In a resurgence of the ‘Dunkirk spirit’ of fifty-one years ago, the British public continues to ignore evidence of a global slowdown and concomitant job losses.
According to the European Commission’s June survey of consumer confidence, Britons are cheerier today about their personal financial prospects than at any time since the early 1980s. Thirty-two per cent expect their household's financial position to improve over the next twelve months, while only 13% believe it will deteriorate.
As if to underscore this quixotic mindset, public confidence in the nation’s economic outlook had also risen – confounding the prognostications of UK economic pundits.
The news was greeted with opposing responses by the retail and manufacturing sectors. The former saw it as a justification for its first sustained price rises since early 1999; the latter was downbeat at the adverse effect the news could have on further interest rate cuts.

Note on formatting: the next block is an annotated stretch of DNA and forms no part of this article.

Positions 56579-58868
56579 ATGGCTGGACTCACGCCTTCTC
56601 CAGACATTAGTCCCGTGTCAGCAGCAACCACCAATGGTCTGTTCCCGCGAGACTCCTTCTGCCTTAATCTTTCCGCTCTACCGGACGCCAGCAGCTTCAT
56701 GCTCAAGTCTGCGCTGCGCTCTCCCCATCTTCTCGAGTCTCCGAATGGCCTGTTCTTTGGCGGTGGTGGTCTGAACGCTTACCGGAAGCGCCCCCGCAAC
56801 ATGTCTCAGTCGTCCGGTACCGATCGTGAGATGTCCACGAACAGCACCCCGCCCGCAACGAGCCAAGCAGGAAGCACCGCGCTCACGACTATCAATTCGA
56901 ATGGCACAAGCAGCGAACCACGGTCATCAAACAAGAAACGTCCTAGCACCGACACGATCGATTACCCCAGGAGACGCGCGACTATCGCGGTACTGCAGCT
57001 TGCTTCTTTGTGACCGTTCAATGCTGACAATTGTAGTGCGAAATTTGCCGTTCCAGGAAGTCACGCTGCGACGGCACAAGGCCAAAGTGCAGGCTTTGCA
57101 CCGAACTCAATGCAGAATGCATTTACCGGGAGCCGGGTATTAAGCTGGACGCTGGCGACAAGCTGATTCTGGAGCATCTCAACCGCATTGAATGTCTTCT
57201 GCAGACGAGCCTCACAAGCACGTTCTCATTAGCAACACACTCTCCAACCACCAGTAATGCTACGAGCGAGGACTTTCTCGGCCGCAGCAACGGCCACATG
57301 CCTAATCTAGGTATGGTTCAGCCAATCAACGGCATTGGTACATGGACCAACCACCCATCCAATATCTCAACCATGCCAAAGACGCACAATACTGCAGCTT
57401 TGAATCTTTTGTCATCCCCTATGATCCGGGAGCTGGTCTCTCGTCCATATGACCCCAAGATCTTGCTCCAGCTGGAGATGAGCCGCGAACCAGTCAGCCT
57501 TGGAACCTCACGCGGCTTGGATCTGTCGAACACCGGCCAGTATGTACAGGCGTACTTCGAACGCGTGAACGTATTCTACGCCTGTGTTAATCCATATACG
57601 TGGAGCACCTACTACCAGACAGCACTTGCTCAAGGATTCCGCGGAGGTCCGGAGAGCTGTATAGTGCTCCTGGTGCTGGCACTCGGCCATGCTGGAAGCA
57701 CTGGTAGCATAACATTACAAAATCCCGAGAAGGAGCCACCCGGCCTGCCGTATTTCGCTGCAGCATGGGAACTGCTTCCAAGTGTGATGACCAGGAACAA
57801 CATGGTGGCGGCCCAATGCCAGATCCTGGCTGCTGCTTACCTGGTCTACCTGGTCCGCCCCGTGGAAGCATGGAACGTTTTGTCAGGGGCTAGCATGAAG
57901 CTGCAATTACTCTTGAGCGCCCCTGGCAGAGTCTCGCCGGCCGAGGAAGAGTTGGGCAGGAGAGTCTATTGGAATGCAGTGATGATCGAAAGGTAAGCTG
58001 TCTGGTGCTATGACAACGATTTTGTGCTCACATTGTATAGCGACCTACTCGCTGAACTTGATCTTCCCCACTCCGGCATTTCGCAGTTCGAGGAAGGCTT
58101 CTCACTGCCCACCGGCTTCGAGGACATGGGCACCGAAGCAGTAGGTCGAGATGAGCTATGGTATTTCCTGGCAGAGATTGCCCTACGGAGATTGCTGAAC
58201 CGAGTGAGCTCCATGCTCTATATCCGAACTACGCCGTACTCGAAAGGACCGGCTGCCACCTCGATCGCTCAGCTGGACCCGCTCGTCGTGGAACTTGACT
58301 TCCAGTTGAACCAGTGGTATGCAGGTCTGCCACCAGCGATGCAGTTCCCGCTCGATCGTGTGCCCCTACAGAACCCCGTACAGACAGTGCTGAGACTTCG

GfK, which carried out the study for the EC, attributed consumers' positive outlook partly to Labour’s landslide victory in the May general election, mirroring the euphoria in 1997 when the party won its first election in eighteen years.
Opined an entrail-raker at ING Charterhouse Securities: “This degree of confidence is not surprising. The proportion of people of working age in work is the highest in our history, earnings growth has accelerated, inflation is still very low, people are looking forward to the effect of lower interest rates on their budgets coming through, and taxes have been cut. It's quite evident people have never had it so good within living memory."
However, a Deutsche Bank seer warned that consumer buoyancy could swiftly be deflated if the fall in unemployment is reversed. He cited the Recruitment & Employment Confederation index of newspaper job advertisements, seen as a reliable indicator of employment trends. This had fallen sharply since the beginning of the year.
News source: Financial Times